Purporting to act under the directions of Gnanasambanda, who claimed to be the real owner of the buses and who was in jail then, Balasubramania and Muthuramalingam executed an agreement on 10th April, 1944, in favour of the assessee Veerappa, by which the five buses were sold to Veerappa for Rs. 35,001. A joint application was preferred by Veerappa and Balasubramania to the Regional Transport Authority, Tanjore, to transfer the 'G' permits and the route permits for these five buses to Veerappa. The Regional Authority ordered the transfer. Raman and Raman Ltd., appealed to the Central Road Traffic Board, and on 16th August, 1944, it set aside the order of the Regional Transport Authority which had recognised the transfer of the ownership of the buses. That was left untouched by the further order of the Central Road Traffic Board dated 27th November, 1944, passed on the application by the assessee for a review of its order dated 16th August, 1944. The Tribunal was not quite correct in its statement in paragraph 5 of its statement of the case, which implied that the transfer of ownership was recognised by the Central Road Traffic Board on 27th November, 1944.
It should be remembered that from 9th March, 1944, it was Raman and Raman Ltd. that were in actual possession of the five buses. On 3rd October, 1944, Veerappa filed O. S. No. 37 of 1944 against Raman and Raman Ltd. among others to establish his title to these five buses and to recover possession of them. On 17th March, 1945, the Court appointed Veerappa receiver of the properties, title to which was in dispute in the suit. As receiver, Veerappa obtained possession of the buses on 26th April, 1945.
It is really against this background we have to determine the claim of the assessee, Veerappa, that the expense he incurred during the accounting year in the conduct of this suit could be lawfully deducted by his under section 10(2) (xv) from his assessable income that year. The ultimate result of the litigation cannot and should not affect the determination of this question. To complete the narration, however, we shall set out some more facts.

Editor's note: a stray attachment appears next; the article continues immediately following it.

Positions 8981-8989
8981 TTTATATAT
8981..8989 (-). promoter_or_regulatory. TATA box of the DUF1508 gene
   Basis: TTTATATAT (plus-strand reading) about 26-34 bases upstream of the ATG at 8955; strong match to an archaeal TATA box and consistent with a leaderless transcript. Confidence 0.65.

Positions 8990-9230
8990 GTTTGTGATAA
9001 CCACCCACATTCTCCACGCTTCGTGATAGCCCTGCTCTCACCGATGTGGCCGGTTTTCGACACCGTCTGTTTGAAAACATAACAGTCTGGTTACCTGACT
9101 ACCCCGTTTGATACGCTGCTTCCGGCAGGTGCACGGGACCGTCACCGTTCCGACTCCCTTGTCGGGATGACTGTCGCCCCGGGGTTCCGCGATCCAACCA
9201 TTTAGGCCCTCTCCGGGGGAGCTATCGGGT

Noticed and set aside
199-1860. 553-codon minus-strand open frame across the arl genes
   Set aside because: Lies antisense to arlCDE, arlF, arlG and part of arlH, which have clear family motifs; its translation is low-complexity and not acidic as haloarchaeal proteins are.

Independent of the suit in which title to and the right to possession of the five buses were in issue, there were other proceedings in which also the assessee had to incur expenses. Even in March, 1944, the assessee applied to the Regional Transport Authority, Tanjore, for temporary permits for plying his own buses on the Kumbakonam Karaikal route. He was first granted permission for two buses on 16th March, 1944. After the five buses of the Chamundeswari Bus Service stopped running the assessee was granted temporary permits for three more of his own buses. None of those permits applied to the five buses, title to which was in dispute in O. S. No. 37 of 1944. Permanent route permits were granted on 18th April, 1949, to Veerappa, and that grant was confirmed by the Government on 7th November, 1950. On an application for the issue of a writ of certiorari filed by Raman and Raman Ltd. this Court set aside on 13th April, 1951, the order of the Government and directed the issue of permits to Raman and Raman Ltd. Veerappa appealed to the Supreme Court. On 17th March, 1952, the Supreme Court set aside the direction of this Court, that permanent route permits should be granted to Raman and Raman Ltd.